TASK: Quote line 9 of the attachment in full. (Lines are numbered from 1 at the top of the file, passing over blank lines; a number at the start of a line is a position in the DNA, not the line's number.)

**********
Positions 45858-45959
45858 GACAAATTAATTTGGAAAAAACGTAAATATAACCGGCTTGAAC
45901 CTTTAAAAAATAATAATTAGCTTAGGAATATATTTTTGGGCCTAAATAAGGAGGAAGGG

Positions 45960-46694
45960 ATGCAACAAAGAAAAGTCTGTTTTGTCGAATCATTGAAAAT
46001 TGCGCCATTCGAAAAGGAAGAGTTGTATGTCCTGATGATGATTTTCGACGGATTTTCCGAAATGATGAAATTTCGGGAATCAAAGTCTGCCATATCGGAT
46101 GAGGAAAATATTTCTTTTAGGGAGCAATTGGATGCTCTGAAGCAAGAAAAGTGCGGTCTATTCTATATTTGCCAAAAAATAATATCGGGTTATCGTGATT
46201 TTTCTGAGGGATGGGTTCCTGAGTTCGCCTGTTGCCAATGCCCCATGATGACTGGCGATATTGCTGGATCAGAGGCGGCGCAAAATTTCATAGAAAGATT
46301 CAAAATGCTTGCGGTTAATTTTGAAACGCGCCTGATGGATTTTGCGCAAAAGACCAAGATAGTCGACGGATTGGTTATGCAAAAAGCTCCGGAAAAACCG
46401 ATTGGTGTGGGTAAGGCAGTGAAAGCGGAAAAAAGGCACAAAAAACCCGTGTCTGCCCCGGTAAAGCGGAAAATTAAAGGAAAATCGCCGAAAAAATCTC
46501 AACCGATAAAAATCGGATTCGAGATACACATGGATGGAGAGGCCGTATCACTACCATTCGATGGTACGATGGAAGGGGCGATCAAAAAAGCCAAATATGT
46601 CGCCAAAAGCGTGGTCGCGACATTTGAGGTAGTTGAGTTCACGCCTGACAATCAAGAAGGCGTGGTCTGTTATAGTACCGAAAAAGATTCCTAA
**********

46301 CAAAATGCTTGCGGTTAATTTTGAAACGCGCCTGATGGATTTTGCGCAAAAGACCAAGATAGTCGACGGATTGGTTATGCAAAAAGCTCCGGAAAAACCG